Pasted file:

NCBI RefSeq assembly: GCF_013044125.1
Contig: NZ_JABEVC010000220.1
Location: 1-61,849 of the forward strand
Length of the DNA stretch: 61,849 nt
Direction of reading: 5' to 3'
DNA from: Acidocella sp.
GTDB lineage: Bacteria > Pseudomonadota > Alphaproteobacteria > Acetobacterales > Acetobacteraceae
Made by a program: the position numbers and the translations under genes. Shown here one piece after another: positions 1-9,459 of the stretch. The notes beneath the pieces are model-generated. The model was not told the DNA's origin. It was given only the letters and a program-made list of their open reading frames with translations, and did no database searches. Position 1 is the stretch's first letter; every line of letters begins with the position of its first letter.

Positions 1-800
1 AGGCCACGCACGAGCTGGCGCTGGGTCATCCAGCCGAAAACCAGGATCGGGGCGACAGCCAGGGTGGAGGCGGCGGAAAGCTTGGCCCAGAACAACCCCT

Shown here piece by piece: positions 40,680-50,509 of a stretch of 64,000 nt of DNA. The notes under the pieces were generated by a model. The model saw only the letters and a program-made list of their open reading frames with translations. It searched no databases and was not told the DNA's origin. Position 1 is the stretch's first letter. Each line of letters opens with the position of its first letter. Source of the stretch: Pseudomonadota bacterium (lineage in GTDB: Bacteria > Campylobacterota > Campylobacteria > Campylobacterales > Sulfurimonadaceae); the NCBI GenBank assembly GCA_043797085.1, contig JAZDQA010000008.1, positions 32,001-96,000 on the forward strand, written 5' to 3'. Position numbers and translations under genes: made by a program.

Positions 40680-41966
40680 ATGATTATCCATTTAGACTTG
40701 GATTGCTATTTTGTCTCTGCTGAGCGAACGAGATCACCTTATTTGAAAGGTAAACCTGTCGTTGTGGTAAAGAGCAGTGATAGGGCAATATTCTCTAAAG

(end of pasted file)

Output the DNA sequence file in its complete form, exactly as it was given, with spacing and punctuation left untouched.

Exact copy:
NCBI RefSeq assembly: GCF_013044125.1
Contig: NZ_JABEVC010000220.1
Location: 1-61,849 of the forward strand
Length of the DNA stretch: 61,849 nt
Direction of reading: 5' to 3'
DNA from: Acidocella sp.
GTDB lineage: Bacteria > Pseudomonadota > Alphaproteobacteria > Acetobacterales > Acetobacteraceae
Made by a program: the position numbers and the translations under genes. Shown here one piece after another: positions 1-9,459 of the stretch. The notes beneath the pieces are model-generated. The model was not told the DNA's origin. It was given only the letters and a program-made list of their open reading frames with translations, and did no database searches. Position 1 is the stretch's first letter; every line of letters begins with the position of its first letter.

Positions 1-800
1 AGGCCACGCACGAGCTGGCGCTGGGTCATCCAGCCGAAAACCAGGATCGGGGCGACAGCCAGGGTGGAGGCGGCGGAAAGCTTGGCCCAGAACAACCCCT

Shown here piece by piece: positions 40,680-50,509 of a stretch of 64,000 nt of DNA. The notes under the pieces were generated by a model. The model saw only the letters and a program-made list of their open reading frames with translations. It searched no databases and was not told the DNA's origin. Position 1 is the stretch's first letter. Each line of letters opens with the position of its first letter. Source of the stretch: Pseudomonadota bacterium (lineage in GTDB: Bacteria > Campylobacterota > Campylobacteria > Campylobacterales > Sulfurimonadaceae); the NCBI GenBank assembly GCA_043797085.1, contig JAZDQA010000008.1, positions 32,001-96,000 on the forward strand, written 5' to 3'. Position numbers and translations under genes: made by a program.

Positions 40680-41966
40680 ATGATTATCCATTTAGACTTG
40701 GATTGCTATTTTGTCTCTGCTGAGCGAACGAGATCACCTTATTTGAAAGGTAAACCTGTCGTTGTGGTAAAGAGCAGTGATAGGGCAATATTCTCTAAAG